This blog is basically about how good books are nice and bad books are the pits. And then I get grumpy.

Tuesday, December 16, 2008

Comments on The Reluctant Widow by Georgette Heyer

I closed this book with a sigh. It was a heartily sighed sigh. It was a swoony sigh. Well, I had just finished a Georgette Heyer novel, so I suppose it was the appropriate sigh.

This is not a book you tell an Oxford don you're reading. It's not one they'd understand. You wouldn't tell your intellectually snobby friends either. They'd tease you.

But do not make the mistake of thinking this is a badly written book. No, no, dear reader; this is a picture painted with skill and clarity. I recognize these characters. Some might say they're recycled from other works of fiction on screen or even the page. They might be right. They probably are. But it's not easy to reconstruct in print a celluloid character. And even if other writers' pens have created such personalities, the subsequent author can't just say, "You know, this character is a fop. Think Stephen Fry as Oscar Wilde." The author has to apply the dyed oils to the canvas with dexterity. And Heyer does this well. Take the character Nicky, an endearing upper-crust university student more interested in fun than scholarship. He's a cousin, of sorts, to the title character and, here, gives her a compliment.

"By Jove, Cousin Elinor, if that gown is not the most bang-up thing I ever saw! You look all the crack!"

Now, c'mon. Don't you know just by this utterance what sort of character, or caricature, we're dealing with? Yeah, it's over the top. And I certainly don't know if anyone ever spoke like that, but it does paint that picture, does it not?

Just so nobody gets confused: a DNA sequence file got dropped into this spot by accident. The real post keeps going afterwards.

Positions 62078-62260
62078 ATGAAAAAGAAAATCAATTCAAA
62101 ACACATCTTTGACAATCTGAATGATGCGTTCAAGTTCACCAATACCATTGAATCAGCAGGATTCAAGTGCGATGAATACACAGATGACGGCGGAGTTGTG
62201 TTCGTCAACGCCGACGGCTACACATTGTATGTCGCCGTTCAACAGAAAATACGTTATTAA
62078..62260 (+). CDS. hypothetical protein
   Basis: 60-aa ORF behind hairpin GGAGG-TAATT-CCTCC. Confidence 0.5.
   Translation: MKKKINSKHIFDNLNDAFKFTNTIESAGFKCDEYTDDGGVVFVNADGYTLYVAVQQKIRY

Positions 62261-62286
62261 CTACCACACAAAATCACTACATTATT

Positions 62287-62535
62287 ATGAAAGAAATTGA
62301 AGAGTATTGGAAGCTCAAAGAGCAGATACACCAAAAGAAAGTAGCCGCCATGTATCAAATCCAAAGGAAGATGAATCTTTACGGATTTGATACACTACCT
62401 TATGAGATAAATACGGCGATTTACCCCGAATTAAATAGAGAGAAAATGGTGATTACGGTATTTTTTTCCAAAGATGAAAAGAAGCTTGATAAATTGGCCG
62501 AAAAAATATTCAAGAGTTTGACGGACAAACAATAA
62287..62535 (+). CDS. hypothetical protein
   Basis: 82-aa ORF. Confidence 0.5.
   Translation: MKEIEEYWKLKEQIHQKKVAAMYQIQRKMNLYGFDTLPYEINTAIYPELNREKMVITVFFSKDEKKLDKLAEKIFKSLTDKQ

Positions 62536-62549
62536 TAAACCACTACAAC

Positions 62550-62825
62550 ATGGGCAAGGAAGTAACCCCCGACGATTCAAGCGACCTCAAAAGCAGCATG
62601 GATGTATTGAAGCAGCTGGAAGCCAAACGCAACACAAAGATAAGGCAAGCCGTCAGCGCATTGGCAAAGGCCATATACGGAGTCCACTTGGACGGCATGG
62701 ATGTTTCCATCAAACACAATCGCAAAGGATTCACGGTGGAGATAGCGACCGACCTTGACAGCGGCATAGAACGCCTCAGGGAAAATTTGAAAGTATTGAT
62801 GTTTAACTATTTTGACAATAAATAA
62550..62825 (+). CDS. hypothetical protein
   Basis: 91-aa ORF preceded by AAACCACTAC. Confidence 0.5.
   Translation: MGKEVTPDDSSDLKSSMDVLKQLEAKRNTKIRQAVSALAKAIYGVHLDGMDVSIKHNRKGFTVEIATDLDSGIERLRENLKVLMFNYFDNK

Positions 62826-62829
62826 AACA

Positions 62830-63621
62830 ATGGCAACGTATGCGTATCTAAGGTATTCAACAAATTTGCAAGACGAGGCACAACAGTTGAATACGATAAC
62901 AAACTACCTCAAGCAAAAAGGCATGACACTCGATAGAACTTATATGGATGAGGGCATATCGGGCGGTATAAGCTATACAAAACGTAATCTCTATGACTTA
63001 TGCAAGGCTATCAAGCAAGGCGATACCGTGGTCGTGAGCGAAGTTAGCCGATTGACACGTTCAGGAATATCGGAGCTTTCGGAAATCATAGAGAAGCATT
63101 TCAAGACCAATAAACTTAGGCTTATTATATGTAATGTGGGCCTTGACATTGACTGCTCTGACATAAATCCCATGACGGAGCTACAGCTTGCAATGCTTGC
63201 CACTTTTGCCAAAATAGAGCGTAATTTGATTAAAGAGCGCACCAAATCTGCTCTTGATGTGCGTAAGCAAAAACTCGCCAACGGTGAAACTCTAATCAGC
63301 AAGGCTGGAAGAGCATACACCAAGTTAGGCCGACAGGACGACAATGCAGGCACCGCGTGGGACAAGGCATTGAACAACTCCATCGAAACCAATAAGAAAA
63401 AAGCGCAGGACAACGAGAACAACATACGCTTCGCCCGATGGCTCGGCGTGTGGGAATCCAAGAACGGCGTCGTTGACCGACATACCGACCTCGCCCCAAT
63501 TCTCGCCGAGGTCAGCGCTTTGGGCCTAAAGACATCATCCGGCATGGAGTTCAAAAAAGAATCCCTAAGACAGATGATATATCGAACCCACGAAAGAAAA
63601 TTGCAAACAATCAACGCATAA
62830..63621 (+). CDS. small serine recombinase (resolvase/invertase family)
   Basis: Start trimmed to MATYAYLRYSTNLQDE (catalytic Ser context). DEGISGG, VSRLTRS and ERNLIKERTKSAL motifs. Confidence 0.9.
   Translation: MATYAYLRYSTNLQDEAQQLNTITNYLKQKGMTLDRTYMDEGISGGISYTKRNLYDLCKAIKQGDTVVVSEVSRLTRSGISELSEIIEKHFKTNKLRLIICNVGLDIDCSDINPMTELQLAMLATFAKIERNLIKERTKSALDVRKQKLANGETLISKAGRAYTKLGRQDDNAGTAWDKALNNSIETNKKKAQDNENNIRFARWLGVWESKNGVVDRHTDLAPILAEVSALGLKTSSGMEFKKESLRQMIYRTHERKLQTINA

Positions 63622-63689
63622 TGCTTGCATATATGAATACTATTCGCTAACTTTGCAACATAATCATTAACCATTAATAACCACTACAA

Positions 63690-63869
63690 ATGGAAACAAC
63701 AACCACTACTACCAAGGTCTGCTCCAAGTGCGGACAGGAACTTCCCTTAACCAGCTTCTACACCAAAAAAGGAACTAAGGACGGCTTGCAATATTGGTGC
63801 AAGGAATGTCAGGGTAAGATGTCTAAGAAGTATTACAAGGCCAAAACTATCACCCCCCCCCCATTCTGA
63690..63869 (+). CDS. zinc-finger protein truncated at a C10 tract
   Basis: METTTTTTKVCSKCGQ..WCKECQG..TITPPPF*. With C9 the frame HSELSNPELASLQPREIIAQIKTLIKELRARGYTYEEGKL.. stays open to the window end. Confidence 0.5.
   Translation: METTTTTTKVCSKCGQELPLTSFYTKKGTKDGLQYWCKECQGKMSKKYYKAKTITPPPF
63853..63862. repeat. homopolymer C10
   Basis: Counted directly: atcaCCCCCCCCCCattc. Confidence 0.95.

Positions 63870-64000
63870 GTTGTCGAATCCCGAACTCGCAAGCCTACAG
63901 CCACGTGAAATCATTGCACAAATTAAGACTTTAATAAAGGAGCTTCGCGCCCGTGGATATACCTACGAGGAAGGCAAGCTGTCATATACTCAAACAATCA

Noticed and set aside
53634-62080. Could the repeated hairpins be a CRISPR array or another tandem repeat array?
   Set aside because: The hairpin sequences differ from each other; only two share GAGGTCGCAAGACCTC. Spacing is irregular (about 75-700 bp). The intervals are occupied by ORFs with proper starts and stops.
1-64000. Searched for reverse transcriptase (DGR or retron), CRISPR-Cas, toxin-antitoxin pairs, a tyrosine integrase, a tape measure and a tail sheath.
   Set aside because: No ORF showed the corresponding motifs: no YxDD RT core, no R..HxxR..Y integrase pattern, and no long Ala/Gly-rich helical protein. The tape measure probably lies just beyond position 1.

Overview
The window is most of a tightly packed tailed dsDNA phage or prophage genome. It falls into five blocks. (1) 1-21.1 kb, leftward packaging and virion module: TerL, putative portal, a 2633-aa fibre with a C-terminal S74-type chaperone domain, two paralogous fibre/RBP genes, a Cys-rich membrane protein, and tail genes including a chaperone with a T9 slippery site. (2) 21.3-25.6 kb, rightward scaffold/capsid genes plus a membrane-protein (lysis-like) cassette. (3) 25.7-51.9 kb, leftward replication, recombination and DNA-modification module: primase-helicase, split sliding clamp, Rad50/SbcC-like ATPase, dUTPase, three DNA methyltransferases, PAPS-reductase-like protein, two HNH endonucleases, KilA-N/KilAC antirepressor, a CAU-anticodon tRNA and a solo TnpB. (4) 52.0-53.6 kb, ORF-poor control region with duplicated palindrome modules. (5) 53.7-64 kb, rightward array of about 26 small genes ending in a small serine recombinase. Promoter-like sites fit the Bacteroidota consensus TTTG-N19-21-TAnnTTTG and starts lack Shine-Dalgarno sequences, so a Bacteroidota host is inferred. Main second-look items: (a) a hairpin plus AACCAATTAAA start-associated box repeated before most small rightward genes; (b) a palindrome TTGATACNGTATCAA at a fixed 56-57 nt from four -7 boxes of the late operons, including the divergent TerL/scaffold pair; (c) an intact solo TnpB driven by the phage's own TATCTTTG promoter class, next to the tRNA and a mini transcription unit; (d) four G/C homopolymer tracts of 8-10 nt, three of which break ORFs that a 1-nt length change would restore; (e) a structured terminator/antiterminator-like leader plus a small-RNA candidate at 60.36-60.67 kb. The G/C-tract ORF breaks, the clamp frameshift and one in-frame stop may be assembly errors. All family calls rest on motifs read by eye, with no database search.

The Reluctant Widow is a Regency mystery with a touch of romance about a woman who becomes entangled with a likeable upperclass family when she gets into the wrong carriage at the inn where her stage-coach has dropped her off. Thus begins a story of humor and intrigue and some ineptitude (Nicky has a big role.)

The book, written in the 1940s, may or may not be accurate when it comes to language, but the author does seem to know a couple of things about the Regency period, dropping phrases like phaeton and nuncheon, and sometimes using the singular form of the verb 'do' in constructions where today we would use 'does.'

There are copious descriptions of meals and one does not mind spending a day with the personages populating the book. They are ensconced in the cozy estate of Highnoons and seem to enjoy each other's company. I did want, however, more chemistry between the two who are meant for each other, and some romance sooner, too. That, in my opinion was desperately wanting.

Why then did I sigh so swooningly at its conclusion? Well, because that's when Heyer unveiled the real romantic parts. Don't get excited; it's just a proposal. But it's lovely. I would have liked more adventure, too, than the brief bit we get, similarly, toward the end of the book. (The widow can drive a phaeton like Danica Patrick drives a race car.) And I have some scruples about the ethics of the main characters after the resolution of the mystery but, remember, they're likeable.